How to Value the Pessimist

The great value of the pessimist is that they remind us of what is at stake, what we value, the things that matter most. The pessimist believes everything they fear will eventually come true, even if there is no evidence to support their assertions, and even if there is evidence to the contrary. The future, as far as the pessimist is concerned, is a dystopian nightmare, a cross between a Mad Max movie and a JD Salinger novel. There is no potential better future available to them, even though that is all they have ever experienced during their lifetime.

A recent post by what I presume to be a famous pessimist suggests that this pandemic and the resulting recession (or Depression, which may not be inaccurate with thirty-three million people on unemployment) is the end of America. Without providing any substantial proof, or even reasonably anecdotal evidence, the pessimist ensures us that countries never recover from a crisis like this one.

Having read a lot of history, I don’t remember the Great Depression in the 1930s continuing a downward trend up until today. In fact, the economy recovered, even if it took years. After the World War that helped resolve the economic challenges, the United States and the economy continued its upward march, even if it occasionally retraced its path. We recovered from the 1991 recession, the DotCom Bubble in 2001, the Great Recession that started in earnest in 2008, even though warning lights were flashing in 2007. It took years to recover from the Great Recession, but we did recover. We will recover from this crisis, regardless of the doomsayer’s pessimism.

The Half-Life

The closest thing to this virus we have experienced to this point may be SARS. It is similar to CV but was far more lethal. SARS did not spread nearly as quickly or widely as this one. What makes this virus particularly wicked is that it infects many more people than the most recent comparisons. That said, like others viruses, it will go away–or we will make it go away.

Because the media is only concerned with feeding your fear and capitalizing on your sense of dread, it’s unlikely that you know that we did nothing about SARS, which disappeared in about two years. That seems to be the nature of these types of viruses. In this particular case, however, we have done many things. We have moved mountains to fight this virus, and we continue to do so.

We win because humans don’t give up very easy when it comes to protecting the things they love and hold dear, especially other humans. We win because we don’t allow our fears to get the better of us. Instead, we fight.

The Pessimist’s Bet

The pessimist isn’t betting against America or the global economy recovering. The pessimist is betting against the human spirit. The pessimist is betting against the soul of human beings. They are wagering against the part of us that’s made in God’s image, our imagination, our creativity, our limitless resourcefulness, and our boundless ingenuity.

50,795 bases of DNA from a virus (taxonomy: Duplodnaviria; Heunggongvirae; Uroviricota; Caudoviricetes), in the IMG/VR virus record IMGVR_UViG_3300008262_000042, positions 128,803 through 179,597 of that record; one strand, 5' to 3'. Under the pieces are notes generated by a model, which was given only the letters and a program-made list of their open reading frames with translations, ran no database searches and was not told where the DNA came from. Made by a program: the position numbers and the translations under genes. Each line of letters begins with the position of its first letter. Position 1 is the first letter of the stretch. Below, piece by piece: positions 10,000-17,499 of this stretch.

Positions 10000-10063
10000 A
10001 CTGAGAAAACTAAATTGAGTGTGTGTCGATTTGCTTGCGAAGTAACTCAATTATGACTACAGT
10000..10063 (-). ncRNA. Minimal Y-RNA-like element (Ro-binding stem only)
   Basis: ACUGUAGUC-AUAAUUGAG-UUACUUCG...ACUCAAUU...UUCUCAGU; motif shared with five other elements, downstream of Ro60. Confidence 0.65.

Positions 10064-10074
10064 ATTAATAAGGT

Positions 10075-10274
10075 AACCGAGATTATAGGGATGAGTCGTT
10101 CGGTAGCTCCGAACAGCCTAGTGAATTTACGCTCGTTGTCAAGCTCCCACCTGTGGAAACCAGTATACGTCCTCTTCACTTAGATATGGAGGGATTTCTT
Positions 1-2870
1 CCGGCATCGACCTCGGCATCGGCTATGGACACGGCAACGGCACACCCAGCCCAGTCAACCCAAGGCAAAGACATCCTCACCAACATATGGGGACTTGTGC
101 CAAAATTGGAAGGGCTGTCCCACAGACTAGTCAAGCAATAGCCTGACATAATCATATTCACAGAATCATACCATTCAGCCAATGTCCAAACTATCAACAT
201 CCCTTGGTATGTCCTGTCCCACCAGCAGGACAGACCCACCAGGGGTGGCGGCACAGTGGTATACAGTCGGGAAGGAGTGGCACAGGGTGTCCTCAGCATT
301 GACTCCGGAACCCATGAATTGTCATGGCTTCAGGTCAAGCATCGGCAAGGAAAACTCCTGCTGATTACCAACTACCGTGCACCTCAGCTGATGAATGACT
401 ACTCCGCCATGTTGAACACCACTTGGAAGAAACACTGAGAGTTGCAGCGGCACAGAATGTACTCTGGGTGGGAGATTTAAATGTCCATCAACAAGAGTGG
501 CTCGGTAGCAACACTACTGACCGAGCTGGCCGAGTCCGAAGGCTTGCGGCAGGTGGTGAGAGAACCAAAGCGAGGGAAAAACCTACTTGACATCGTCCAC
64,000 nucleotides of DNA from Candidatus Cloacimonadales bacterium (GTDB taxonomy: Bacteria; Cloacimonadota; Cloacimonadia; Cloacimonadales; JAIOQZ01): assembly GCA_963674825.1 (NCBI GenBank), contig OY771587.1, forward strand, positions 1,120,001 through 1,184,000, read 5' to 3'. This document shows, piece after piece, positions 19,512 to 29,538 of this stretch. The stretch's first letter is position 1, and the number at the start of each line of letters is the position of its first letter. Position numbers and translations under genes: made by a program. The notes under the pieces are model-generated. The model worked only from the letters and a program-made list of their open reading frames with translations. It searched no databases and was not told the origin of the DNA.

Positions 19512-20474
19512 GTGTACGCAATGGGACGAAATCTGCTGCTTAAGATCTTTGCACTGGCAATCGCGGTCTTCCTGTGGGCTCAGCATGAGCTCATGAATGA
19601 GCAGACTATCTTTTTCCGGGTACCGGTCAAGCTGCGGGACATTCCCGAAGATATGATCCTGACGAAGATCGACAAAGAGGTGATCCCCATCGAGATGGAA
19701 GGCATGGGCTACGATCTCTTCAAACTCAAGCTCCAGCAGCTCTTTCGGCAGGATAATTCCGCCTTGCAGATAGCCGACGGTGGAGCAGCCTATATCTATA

The pessimist believes we will accept something less than what has come before, something that has never proven true through all of human history, even if it sometimes takes longer than we wish, and even when we mess up things up along the way.

The reason to ignore the pessimist is that they are only sharing with you their limits, the limits of their vision, the limits of their faith, and their complete and utter lack of hope. They only feed you their fears, and you should never let anyone feed you their fear. The pessimist is willing to give up without a fight. They submit to their fate without so much as a whimper. They are Henny Penny, running around the barnyard, screaming, “The sky is falling!” That said, they are helpful.

Forgiving the Pessimist

The value of the pessimist is to remind us of what’s at stake. Their dire warnings, even when false, challenge us to do better. Even though they offer no vision of a better future by describing one that is worse, they remind us of our duty and our responsibility to the future we are always building.

Forgive the miserable pessimist. When confronted, smile, nod your head, and thank them kindly for reminding us of all that we have at stake and acknowledging that their fears help drive our actions.It would be a mistake to trade some time in the past for the time that we are experiencing right now, as awful as it may seem to you today.

In the course of your lifetime, very generally and very specifically, things have only gotten better (with the notable exceptions of the Godfather III, the fourth Indiana Jones movie, and the unnecessary remakes of both Willy Wonka and Ghostbusters).

When Paul McCartney was writing the song, “Getting Better,” he wrote the line, “You have to believe it’s, it’s getting better all the time,” only to have John Lennon add, “It couldn’t get much worse.” Lennon’s pessimism made McCartney’s optimism even more potent.

Stay the course. This, too, shall pass. It’s getting better all the time.

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